She laughed a little. It was a nice laugh. "I've been stuck everywhere around here in the last few months. Food here is scarce for them now." She looked up at him from her crouch, her eyes unreadable. "You're the first person I've seen in almost a month." Rio contemplated him for another minute, and Creedy felt the flush from earlier threatening to return. She probably thought he was a lunatic, standing three feet from escape staring down a dragon like an idiot. "How are you feeling?"

He started to say, "Fine," but realized as he went to answer that he was not fine. That had been the closest call yet, and Creedy had seen plenty of close calls over the last few years. His heart was still beating in his ears, he felt dizzy, and he realized his legs were trembling. "Not too great, honestly."

Her gaze sharpened and he felt a bit embarassed for making a big deal out of it. "You're in shock," she said, confirming what he had briefly realized as he rolled down the hill. "You need to lie down." Taking his hand again, she pulled him to the opened bedroll.

"Really, it's not that bad." Despite his insistence Creedy felt none too steady and he sat when she tugged him toward the floor. The bedroll was more comfortable than the broken ground and privately he was very grateful for it. She ignored his admittedly weak protests and pushed him back until he was mostly lying down before handing him a water bottle.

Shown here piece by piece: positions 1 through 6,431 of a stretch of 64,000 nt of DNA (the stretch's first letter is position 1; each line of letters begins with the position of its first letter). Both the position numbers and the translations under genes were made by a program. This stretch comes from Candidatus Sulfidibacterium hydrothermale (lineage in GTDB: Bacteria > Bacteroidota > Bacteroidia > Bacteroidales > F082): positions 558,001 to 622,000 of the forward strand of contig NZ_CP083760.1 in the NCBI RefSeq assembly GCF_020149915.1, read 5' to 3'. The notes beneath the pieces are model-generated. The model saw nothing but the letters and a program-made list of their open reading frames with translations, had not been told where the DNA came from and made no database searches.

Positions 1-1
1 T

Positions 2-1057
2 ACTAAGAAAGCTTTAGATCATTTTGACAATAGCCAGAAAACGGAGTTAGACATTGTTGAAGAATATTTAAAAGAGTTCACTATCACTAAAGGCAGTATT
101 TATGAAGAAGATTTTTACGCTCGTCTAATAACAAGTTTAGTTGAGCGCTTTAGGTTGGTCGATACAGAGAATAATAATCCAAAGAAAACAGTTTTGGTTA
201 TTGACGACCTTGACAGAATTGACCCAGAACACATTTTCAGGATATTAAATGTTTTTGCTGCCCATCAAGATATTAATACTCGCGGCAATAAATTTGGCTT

"Take small sips of that every ten minutes or so," she instructed. Her fingers caught his wrist in a strong grip, turning it face up. She checked his pulse with practiced efficiency. "Don't try to get up for a while unless you have to. Your heart rate is still too fast." She started to move away but Creedy caught her wrist.

"Hey, uh... thanks." Rio's eyebrow drew up. "For getting me out of the way. And for bringing me here. You didn't have to get involved at all. So thank you."

Rio smiled softly. "I wasn't about to just let you die," she said.

"You could have," he answered. "Most people would've."

"Would you have let me die if it had been reversed?"

Creedy had a brief flash of the moment in his senses again. The terror flooding him, the numbness, and above all that eye... staring... He shuddered. "No, I wouldn't let anyone die like that if I could help it." A gentle squeeze of her hand brought him back to this moment.

"Neither would I."

"You took a big risk, though," he went on. "I could've turned on you -- taken advantage of the gesture. Most women have had it happen these days, at least once." If asked at that particular instant what the most awkward moment in his life to date had been, Tim Creedy would've said nothing had ever been more awkward than trying to delicately talk about rape with this woman. "Just... thanks."

"You're welcome." She just watched him for a minute, before delicately but persistently tugging her hand back and Creedy realized he had a death grip on her wrist.

"Sorry." He released her and sank down onto the bedroll. He suddenly had a throbbing headache and his last thought before he fell asleep was to wonder what Quinn was doing at that exact moment.